Twice a year, in spring and fall, India's Hindus celebrate Navrati, a nine-day festival during which they pray each day to a different female deity. Navrati culminates in "kanya puja," or a day of maiden worshiping: Every household invites over the young girls of the neighborhood and, led by the father or patriarch, bows before them, washes their feet, prays to them, offers them a specially prepared feast of vegetarian delicacies and showers them with gifts and money.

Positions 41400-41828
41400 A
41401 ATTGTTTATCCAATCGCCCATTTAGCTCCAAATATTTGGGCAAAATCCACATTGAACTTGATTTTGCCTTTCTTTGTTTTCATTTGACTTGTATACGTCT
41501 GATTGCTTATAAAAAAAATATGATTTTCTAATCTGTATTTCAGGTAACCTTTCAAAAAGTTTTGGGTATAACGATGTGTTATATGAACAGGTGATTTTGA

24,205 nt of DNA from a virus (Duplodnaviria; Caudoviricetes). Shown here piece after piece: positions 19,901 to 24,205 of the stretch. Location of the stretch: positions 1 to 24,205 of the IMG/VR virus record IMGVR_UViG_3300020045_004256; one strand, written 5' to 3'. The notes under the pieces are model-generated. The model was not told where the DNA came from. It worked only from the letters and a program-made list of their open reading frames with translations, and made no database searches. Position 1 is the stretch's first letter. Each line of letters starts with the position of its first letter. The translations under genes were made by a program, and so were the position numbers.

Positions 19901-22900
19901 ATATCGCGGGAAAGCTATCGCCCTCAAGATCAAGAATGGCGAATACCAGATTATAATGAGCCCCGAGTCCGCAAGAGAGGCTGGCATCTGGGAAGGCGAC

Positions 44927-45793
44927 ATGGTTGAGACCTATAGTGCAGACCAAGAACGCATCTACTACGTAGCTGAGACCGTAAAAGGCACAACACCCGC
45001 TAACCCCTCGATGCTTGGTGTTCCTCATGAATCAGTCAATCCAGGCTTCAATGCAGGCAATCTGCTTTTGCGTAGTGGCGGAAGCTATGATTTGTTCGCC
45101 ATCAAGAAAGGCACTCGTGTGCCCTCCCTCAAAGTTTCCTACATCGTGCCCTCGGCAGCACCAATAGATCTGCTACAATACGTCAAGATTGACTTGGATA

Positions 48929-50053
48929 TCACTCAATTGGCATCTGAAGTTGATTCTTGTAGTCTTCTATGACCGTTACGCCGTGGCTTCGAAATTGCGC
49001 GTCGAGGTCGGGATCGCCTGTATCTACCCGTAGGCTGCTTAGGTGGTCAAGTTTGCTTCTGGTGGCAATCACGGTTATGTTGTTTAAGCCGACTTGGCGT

Such veneration of women may surprise foreign observers of India, considering the recent epidemic of rapes there and publicity about the everyday harassment that Indian women face—lewd gestures, catcalls, groping and worse. Some have blamed modernity, suggesting that India needs to return to its past. But when it comes to "eve teasing" (as this practice is euphemistically called), I would argue the opposite: It is precisely the stubborn hold of India's prudish culture that has made many Indian men so callow.
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